The other was the case of another elderly woman who came in too apparently get a restraining order against her 50+ year old son and accuse him of elderly abuse. She made no bones about telling the receptionist and practically the rest of the people in the waiting room that her son was a real piece of work. Her son, for some reason, beat her. She called him crazy and psychotic. She said she no longer considers him her son, and that she destroyed all the pictures she had of him. I in my life had never heard a mother talk about any of her children this way. But it was apparent that this man had seriously worn her down over the years, until she finally gave up seeing him as a son, and just viewed him as a piece of shit. And get this: her son was at one point the mayor of a neighboring town and was going to run for mayor again.


And then there was another sad case involving a mentally challenged girl who showed up with her father. The girl explained that her own mother had scammed her daughter out of money. The girl was receiving assistance, and she entrusted her mother, who then turned around started to steal her money. The enraged father stood at his daughter's side and added his own two cents on his former wife, emphasizing the fact the she had converted herself to Christianity and considered herself a woman of faith, yet did this erroneous thing to her own daughter.


Standing for hours on end listening to people tell their stories. With those four leaving me shaking my head at how we can all treat each other. Its one thing when strangers try to take advantage of other people, but it's a whole other level of depravity when sons treat their mothers that way or when mothers treat their mentally handicapped daughters that way.

All the while the pretty clerk lady listened partially distraught, partially in a caring and sympathetic manner.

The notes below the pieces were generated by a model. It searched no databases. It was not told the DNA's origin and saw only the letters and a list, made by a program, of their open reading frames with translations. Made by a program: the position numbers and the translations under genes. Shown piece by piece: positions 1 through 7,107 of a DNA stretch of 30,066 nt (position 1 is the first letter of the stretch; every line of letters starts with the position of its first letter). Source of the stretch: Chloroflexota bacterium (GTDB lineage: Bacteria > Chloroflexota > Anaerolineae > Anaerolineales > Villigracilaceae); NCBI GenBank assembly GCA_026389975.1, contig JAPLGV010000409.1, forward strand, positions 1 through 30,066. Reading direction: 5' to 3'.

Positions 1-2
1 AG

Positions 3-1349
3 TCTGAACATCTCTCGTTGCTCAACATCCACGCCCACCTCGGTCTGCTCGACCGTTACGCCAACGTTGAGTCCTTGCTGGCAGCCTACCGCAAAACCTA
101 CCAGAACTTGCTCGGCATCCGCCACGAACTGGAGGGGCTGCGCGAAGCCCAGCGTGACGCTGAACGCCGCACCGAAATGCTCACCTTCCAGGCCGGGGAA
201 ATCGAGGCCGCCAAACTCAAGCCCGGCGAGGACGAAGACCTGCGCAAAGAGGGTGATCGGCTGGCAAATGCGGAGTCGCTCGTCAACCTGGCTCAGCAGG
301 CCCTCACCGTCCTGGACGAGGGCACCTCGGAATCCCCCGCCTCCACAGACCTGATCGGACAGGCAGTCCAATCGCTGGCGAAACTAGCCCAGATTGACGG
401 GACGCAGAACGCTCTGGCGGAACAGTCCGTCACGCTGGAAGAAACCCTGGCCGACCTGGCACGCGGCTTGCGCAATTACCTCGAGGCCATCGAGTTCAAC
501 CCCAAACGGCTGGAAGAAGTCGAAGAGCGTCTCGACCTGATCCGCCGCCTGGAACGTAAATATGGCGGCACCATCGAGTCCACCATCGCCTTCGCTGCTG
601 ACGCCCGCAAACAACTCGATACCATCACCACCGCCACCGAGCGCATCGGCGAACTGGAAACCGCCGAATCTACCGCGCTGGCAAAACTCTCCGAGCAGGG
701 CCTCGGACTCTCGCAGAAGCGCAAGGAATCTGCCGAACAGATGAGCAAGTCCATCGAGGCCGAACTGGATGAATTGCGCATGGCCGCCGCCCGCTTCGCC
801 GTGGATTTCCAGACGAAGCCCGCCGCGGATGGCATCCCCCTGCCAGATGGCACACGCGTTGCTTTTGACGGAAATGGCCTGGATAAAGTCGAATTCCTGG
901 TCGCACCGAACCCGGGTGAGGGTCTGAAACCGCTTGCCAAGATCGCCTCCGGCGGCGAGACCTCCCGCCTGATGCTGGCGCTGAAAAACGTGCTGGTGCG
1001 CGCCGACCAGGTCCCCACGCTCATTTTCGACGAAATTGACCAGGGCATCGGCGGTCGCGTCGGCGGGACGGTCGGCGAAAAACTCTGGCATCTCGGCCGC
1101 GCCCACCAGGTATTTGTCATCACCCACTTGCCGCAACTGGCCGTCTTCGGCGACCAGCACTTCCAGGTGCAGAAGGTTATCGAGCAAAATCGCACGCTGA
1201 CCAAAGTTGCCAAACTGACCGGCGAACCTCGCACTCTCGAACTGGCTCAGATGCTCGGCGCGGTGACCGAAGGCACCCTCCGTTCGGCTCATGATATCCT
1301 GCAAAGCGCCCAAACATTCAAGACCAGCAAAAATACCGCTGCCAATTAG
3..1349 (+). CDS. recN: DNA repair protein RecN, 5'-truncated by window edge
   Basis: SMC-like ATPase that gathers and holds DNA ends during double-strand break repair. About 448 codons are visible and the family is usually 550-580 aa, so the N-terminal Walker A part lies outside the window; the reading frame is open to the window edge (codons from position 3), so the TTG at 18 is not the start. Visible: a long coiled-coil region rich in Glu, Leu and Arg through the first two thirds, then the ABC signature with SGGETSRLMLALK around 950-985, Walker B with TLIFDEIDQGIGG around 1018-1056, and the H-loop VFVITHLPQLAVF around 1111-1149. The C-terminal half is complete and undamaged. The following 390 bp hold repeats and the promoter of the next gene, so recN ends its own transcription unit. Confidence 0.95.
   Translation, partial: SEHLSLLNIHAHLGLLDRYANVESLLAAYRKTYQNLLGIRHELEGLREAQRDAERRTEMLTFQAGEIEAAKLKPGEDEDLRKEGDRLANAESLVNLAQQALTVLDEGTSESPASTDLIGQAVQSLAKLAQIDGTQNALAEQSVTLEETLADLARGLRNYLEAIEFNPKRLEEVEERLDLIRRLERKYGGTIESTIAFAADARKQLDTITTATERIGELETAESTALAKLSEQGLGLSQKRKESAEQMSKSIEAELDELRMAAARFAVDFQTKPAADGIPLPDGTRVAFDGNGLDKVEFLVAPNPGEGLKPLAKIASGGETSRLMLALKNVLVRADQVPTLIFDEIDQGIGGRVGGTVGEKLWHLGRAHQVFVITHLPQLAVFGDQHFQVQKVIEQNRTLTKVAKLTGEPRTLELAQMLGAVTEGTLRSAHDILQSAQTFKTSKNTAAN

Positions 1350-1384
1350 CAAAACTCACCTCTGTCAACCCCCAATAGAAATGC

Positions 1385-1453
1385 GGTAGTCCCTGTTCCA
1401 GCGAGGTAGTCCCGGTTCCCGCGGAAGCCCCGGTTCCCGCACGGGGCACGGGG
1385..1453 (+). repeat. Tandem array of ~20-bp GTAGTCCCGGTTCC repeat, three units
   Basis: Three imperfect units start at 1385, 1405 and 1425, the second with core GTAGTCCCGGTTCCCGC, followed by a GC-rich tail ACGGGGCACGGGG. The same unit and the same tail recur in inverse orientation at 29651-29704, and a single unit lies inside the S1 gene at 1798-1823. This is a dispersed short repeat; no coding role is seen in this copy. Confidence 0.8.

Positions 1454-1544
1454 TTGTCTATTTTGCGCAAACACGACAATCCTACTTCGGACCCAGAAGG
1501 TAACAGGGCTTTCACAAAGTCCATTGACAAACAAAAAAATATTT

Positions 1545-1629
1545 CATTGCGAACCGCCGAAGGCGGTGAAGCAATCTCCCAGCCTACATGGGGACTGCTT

What was I doing at the court house you ask? Well wouldn't you like to know. Maybe I was there because one day while getting a haircut, my barber made a comment about the orange man in the white house, and one of his Anglo customers said, "he's making America great again," to which I responded by jumping out of my chair and shaving his eyebrows! To which he cried "assault by a Mexican criminal!"

Or maybe I was there just people watching.

I went to the courthouse the next day. My eyes lit up when I saw the pretty clerk lady with the common first name and not so common last name. Chatted with her a bit. Gave her a devil-may-care grin. And then left because I didn't want to become depressed hearing how we treat one another anymore.

Saturday, May 20, 2017

The Silo and the Impending Student Body

I read Warren Ellis and Adi Granov's Iron Man: Extremis (2005), and there was a scene that really stuck with me. First a brief summary: Tony Stark gets a call from a friend after a man, infected with a techno organic virus goes on a killing spree. Stark gets his ass handed to him, and then decides he needs to infect himself with the techno organic virus in order to be more connected to his armor and really technology in general.